Members of the PSTF are financial institutions. Some create a sub-account for each user of the shared PAN. For Visa. How to assign tokens to these joint account owners creates another challenge for payment tokenization. 44 The ISO version of the PAN Sequence Number (PSN). 45 Available at http://usa. a unique token is issued for Joe and a unique token for Mary. see http://www. but in lieu of the token containing more data. different sequence numbers) that map to the PAN and track the individual who receives the token. the PSTF published a white paper discussing the U.S. For example. it prefers to enable the message specification in its entirety to have room for additional variables. Card networks address this issue in different ways.S.pdf. so the transactions associated with each token cannot be consolidated. multiple users share one PAN or account. to focus on enhancing payment system security. acquirers. The EMV specification provides a Token Reference ID43 (up to 99 values) to track multiple token values (e..visa. so the EMV specification is in line with the current PSN standards. credit unions (CUs). which they did not have with card-based (non-tokenized) transactions.. TSPs) have not gained any new ownership rights to tokenized data crossing their networks. In this example. the Payment Security Taskforce (PSTF). but is also addressing related security topics. Visa and MC spearheaded the effort to form a new cross-industry group.45 B.net/news/story/As-Card-Industry-Use-of-Tokens-Increases_- MasterCard-Plans-Digital-Enablement_-Fees. a couple may have a joint account. Payments Security Evolution and Strategic Roadmap in December 2014.com/news/2014/visa-ceo-confirms-tokens-as-new-network-revenue- stream/ and MasterCard.pymnts. 46 Both Visa and MasterCard released rate schedules for tokenization services in late 2014 but Visa has waived these fees until the end of 2015. The group initially focused on the adoption of EMV chip technology in the U. Network Tokenization Services All four major card networks have either launched or are planning to launch tokenization services on behalf of card issuers.com/newsroom/media-kits/assets/US-Payments-Security-Evolution-and-Strategic-Road-Map- for-Release. however. they have gained access to debit network transaction volume. some large FIs and processors also offer or plan to offer their own 43 A Token Reference ID is a value used as a substitute for the payment token that does not expose information about the payment token or the PAN that the payment token replaces. see http://www. Joe and Mary each have a unique sequence number associated with their shared PAN.digitaltransactions.44 The card networks (i.46 As discussed earlier. including tokenization and point-to-point encryption (P2PE).additional field length for tokens to accommodate more data.e. including mapping tokens to corresponding PANs. POS device manufacturers. Other networks attach unique sequence numbers and issue different tokens for the shared PAN. For each token request. In some cases. The token request identifies the PAN sequence number and includes it on either Joe’s or Mary’s specific mobile device to distinguish multiple tokens for the PAN. In March 2014. The PSTF members want to enhance payment security by sharing ideas to break down barriers and spur adoption of next generation security solutions for the benefit of all. and may charge them fees for token vault services that provide for the generation and management of payment tokens. and industry trade groups. Based on its findings. which defines different cards assigned to the same PAN. 20 .g. is also two bytes. retailers. but have payment cards for that account with separate PANs that are loaded onto their respective mobile phones..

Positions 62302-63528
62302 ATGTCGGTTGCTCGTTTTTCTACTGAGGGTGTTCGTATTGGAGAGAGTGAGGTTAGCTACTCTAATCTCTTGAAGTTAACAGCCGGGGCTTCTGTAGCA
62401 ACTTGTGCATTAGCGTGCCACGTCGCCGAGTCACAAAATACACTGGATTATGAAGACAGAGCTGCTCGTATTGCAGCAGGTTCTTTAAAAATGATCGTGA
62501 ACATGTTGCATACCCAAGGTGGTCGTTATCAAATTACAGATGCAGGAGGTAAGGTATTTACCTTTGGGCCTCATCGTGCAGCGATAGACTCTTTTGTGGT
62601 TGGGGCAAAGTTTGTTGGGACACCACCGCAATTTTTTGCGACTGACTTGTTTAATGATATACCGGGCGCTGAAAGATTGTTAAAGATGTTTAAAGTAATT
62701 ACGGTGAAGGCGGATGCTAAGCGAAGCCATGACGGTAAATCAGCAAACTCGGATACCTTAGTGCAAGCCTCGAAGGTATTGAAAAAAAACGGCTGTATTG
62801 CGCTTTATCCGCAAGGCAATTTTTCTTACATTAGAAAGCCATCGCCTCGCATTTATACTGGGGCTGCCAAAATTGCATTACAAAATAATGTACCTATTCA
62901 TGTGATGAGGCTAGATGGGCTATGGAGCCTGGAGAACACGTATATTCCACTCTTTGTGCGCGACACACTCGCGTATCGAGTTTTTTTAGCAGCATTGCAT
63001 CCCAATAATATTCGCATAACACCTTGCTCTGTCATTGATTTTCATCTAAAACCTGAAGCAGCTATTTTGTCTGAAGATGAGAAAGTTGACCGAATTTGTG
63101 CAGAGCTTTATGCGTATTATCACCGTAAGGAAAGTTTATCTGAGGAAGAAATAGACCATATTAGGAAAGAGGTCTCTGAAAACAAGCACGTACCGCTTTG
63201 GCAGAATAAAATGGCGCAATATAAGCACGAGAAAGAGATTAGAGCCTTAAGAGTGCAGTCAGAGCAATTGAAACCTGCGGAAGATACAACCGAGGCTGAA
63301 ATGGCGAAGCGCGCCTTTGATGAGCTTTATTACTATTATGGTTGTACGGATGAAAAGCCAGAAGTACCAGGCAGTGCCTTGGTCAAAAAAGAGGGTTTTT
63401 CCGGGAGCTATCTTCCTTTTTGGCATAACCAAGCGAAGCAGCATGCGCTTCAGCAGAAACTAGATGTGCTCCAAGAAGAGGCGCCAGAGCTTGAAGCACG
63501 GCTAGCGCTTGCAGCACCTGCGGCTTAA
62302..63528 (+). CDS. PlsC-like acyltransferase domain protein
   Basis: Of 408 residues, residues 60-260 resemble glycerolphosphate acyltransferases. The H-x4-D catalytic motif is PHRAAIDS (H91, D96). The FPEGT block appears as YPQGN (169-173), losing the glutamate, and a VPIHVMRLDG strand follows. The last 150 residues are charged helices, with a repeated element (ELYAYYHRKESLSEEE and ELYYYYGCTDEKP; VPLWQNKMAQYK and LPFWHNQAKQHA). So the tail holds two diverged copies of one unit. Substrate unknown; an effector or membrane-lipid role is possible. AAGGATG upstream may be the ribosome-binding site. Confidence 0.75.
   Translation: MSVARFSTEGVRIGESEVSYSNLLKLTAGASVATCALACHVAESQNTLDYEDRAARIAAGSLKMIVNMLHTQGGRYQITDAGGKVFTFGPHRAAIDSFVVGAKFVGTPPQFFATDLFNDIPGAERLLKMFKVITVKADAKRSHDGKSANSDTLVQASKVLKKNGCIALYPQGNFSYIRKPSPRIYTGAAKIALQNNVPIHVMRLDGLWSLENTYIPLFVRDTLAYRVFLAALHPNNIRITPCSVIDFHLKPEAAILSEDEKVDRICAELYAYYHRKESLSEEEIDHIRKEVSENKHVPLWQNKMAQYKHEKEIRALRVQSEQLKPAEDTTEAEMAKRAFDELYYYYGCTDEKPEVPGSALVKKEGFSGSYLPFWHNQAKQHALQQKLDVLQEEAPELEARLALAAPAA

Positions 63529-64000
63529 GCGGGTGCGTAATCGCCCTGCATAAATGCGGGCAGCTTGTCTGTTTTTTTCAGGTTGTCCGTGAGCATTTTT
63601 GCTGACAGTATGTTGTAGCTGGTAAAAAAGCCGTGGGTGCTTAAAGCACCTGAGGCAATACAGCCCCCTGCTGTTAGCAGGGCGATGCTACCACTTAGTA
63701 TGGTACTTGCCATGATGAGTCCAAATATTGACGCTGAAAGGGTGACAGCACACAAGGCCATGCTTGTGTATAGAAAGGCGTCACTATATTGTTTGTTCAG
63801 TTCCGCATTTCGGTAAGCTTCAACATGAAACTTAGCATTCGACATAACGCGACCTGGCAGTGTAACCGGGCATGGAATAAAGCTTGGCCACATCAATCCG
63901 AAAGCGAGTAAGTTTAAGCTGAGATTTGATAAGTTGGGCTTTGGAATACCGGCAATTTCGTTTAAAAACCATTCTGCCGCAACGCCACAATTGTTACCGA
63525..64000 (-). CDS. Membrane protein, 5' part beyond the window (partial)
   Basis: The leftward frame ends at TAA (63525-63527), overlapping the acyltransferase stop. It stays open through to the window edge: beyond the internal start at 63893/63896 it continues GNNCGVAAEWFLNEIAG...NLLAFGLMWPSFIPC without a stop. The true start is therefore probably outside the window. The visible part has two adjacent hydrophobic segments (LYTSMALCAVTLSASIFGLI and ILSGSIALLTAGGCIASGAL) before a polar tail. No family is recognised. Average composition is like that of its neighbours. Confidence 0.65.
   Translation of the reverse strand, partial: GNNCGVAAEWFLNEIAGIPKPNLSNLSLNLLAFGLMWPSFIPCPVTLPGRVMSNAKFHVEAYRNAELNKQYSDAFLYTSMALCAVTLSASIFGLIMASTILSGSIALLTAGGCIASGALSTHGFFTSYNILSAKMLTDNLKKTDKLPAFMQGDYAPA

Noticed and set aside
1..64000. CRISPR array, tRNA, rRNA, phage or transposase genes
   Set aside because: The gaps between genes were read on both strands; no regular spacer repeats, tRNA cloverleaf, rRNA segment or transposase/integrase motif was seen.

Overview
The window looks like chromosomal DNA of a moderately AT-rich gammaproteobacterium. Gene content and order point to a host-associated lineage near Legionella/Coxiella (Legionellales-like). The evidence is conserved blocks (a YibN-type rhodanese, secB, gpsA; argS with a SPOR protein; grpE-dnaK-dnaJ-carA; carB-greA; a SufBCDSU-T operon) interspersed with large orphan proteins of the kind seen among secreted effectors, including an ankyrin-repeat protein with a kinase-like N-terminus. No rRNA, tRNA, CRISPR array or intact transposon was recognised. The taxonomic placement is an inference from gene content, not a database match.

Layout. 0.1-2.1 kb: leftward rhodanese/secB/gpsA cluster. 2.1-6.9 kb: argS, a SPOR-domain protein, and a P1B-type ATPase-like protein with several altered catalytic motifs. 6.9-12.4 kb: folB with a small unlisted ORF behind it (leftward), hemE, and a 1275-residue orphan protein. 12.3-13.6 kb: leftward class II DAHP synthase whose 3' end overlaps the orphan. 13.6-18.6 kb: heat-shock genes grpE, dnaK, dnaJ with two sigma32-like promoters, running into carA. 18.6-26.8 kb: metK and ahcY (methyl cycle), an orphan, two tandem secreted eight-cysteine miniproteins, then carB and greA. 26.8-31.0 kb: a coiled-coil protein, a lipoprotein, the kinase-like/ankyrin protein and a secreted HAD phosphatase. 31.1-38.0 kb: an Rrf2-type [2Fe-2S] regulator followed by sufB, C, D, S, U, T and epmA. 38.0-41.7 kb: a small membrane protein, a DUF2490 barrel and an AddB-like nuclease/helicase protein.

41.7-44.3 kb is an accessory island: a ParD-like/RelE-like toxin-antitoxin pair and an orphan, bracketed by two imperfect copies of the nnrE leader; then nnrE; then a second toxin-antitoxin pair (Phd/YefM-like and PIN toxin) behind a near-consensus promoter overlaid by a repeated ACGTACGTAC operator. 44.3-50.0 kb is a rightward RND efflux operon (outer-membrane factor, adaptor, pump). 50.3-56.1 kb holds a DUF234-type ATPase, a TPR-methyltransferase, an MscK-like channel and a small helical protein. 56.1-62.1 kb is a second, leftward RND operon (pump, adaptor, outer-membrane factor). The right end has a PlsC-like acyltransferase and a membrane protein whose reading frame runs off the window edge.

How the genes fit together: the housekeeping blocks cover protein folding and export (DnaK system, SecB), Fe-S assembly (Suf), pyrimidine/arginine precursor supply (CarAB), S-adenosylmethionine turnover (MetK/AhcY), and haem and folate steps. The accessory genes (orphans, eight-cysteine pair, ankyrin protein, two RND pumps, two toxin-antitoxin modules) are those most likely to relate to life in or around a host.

The token is then remapped to the PAN seamlessly for authorization by the card issuer.tokenization services. or cryptogram from the SE in the phone as part of the overall transaction message including the token value. in September 2014. 21 . The VTS service can instantly reissue tokens linked to lost or stolen mobile devices without changing PANs or reissuing plastic cards. launched in September 2014 and currently used for Apple Pay. Using VTS. Visa tokens can be stored in the mobile phone.47 It is also considering tokenization for non-Apple phones by working with those device manufacturers to implement VTS. VTS provides Software Development Kits (SDKs) for merchants. The MDES provides a unique device account number. Card-on-file merchants will also be able to perform customer service functions through an API. Visa Checkout. Because Apple Pay uses it to invoke a Visa PayWave transaction to the merchant POS system. Tokens can be limited to use with specific merchants. After the token has been provisioned to a mobile device. which is part of the broader Visa Digital Solutions (VDS). FIs. or token. MasterCard Token Services The MasterCard Digital Enablement System (MDES) is the MC token service. the same functionality will be available to those merchants to replace tokens. HCE enables NFC card emulation communications to be routed through the mobile phone’s host processor versus from the POS terminal through the NFC controller to the SE. when MDES supports card-on-file (CoF). The card network TSPs provide on behalf of services for Apple Pay. which is discussed in more detail in Section VIII . in an ecommerce app. including the ability to block illegitimate use of the token. that is bound to the mobile device. and perform cryptographic validation. each mobile transaction generates a secure one-time code. or categories of spending as controlled by the card issuer. VTS offers on behalf of services that enable FIs to process online and mobile device-initiated payments and supports token creation for all product types. or in a cloud-delivered app.Apple Pay. Visa Token Services Visa announced its Visa Token Service (VTS). manage mapping by token vault. Card issuers can host account information in the cloud or on the SE chip in mobile phone. acquirers. The MDES provides card issuers with lifecycle management functionalities to manage the creation of new and expiration of old tokens as needed. and NFC- enabled host card emulation (HCE). and card issuers to process and route tokens similar to how they handle card payments and includes specifications for other mobile and digital platforms such as QR code. 47 Host Card Emulation makes it possible to perform NFC card emulation without using the secure element (SE) in mobile handsets. devices. It also provides card issuers with APIs to build customer service tools that allow them to suspend or reactivate a token if the mobile device is lost or stolen. This allows MC to control use of the token by the specific consumer and device authorized by a card issuer. card issuers offering Apple Pay through Visa must support VTS. In the future. and application developers to embed Visa PayWave contactless technology into mobile applications. VTS is based on an ISO standard so it allows merchants.